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Background: E. coli is a leading cause of neonatal sepsis. Newborns ingest E. coli, which transcytoses the gut producing bacteremia. Lactobacillus spp. decrease E. coli gut transcytosis but the mechanisms involved in this protective effect are not well understood.

Objective: To determine the effects of Lactobacillus pretreatment on the intestinal microbiota and inflammation in neonatal rats orally infected with E. coli.

Design/Methods: Newborn rats were orally pretreated on day of life (DOL) 1 and 2 with four doses of 107 colony forming units (CFU) of Lactobacillus rhamnosus GG (LGG) or PBS. On DOL 2, pups received orally 106 CFU of neonatal E. coli bacteremia strain SCB34 or PBS. On DOL 7, distal colon with stool were collected for 16S sequencing. AbundantOTU+ was used to generate de novo operational taxonomic units (OTUs). Observed, ACE, Shannon, and Simpson indices were used for alpha diversity. Bray-Curtis and Jaccard indices were used for beta diversity. Linear discriminant analysis effect size (LEfSe) was used to determine differences at the genus level. Expression of ICAM-1, GRO1, Toll-like receptor 4 (TLR4), and Single-Immunoglobulin Interleukin-1 Related Receptor (SIGIRR) was measured in ileal homogenates by real-time PCR.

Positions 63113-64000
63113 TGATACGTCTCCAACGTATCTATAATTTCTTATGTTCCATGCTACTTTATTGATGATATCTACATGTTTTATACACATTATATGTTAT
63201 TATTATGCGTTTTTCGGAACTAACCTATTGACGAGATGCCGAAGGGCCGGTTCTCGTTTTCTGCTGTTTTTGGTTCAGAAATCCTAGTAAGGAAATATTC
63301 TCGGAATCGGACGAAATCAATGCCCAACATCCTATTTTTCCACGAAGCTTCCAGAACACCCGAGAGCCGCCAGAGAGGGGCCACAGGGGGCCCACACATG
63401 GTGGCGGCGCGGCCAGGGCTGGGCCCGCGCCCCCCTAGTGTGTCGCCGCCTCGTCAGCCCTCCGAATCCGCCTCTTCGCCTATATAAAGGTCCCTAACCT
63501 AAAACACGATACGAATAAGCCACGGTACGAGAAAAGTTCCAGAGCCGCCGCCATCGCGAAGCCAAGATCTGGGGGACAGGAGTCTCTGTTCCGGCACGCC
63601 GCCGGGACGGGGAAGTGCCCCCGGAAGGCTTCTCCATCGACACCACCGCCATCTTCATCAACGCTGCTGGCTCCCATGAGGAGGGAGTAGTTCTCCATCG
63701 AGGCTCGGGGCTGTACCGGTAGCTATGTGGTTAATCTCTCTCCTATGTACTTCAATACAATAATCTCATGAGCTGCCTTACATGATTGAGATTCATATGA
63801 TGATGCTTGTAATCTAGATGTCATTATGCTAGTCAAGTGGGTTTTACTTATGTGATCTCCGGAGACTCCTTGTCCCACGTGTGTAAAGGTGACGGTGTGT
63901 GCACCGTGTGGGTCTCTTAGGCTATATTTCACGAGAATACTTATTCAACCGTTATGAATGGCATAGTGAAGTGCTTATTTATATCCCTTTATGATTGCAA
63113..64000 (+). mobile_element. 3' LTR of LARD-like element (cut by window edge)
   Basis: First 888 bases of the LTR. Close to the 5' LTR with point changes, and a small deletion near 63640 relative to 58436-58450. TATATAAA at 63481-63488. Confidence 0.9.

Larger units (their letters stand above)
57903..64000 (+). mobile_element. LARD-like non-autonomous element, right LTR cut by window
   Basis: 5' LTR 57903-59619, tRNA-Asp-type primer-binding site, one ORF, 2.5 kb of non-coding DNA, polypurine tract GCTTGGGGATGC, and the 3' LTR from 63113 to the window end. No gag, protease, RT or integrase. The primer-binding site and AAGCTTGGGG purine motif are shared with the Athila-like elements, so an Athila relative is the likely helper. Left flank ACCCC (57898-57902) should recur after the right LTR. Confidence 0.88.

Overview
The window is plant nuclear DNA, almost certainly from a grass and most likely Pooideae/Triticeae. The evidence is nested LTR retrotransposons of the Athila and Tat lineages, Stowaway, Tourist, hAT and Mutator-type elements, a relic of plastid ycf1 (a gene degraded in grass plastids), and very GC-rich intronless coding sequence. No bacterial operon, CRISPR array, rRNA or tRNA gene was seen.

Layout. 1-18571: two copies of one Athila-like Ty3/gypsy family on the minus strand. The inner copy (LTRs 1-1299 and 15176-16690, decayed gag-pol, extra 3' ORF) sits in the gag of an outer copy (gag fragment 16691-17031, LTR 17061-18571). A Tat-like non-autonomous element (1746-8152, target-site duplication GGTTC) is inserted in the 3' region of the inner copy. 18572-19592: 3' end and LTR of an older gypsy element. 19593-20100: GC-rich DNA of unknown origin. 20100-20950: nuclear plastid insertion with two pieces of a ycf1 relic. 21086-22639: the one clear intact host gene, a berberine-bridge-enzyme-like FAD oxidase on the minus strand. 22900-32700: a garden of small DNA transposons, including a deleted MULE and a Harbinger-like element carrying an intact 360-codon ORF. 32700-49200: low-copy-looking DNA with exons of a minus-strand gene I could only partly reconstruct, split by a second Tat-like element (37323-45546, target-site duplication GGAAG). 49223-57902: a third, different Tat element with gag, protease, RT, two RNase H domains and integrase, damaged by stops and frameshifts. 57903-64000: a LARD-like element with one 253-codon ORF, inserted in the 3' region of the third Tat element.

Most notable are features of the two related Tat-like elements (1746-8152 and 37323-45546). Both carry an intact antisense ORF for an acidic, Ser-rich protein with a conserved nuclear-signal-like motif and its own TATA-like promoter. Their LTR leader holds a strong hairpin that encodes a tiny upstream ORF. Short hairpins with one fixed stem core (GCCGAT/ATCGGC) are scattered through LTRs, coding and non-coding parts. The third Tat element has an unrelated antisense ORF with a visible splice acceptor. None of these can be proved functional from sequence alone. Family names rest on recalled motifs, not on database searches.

Results: Phyla distribution clearly distinguished the SCB34-infected experimental groups (Fig. 1). We also observed greater alpha diversity in the SCB34-infected groups (Fig. 2; A-D). Bray-Curtis analyses showed differences in microbial abundance between the groups receiving LGG pretreatment vs. PBS prior to SCB34 infection. However, the microbial composition of these two groups was similar per Jaccard index (Fig. 2; E-F). LEfSe results showed greater abundance of Lactobacillus in both SCB34-infected groups, and surprisingly, lower abundance of Escherichia-Shigella genera in these groups compared to controls (Fig. 3; A, B). LGG pretreatment produced a significant decrease in anaerobes including Clostridium, Romboutsia and Veillonella (Fig. 3; C-E). LGG prophylaxis significantly suppressed expression of ICAM-1, GRO-1 and TLR4, while inducing the TLR4-inhibitor, SIGIRR (Fig. 4).

Conclusion(s): LGG pretreatment significantly modified clinically relevant microbiota features of neonatal pups orally infected with E. coli, and attenuated E. coli-induced intestinal inflammation. Harnessing these relevant mechanisms afforded by probiotics such as LGG will provide novel preventive and therapeutic interventions against gut-derived neonatal sepsis.

Presented at the 2021 PAS Virtual Conference

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Infectious Disease | Pediatrics

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Presented at the 2021 PAS Virtual Conference

Neonatal Gut Microbiota Alterations and Local Inflammation Induced by Escherichia coli Infection are Modified by Lactobacillus rhamnosus Prophylaxis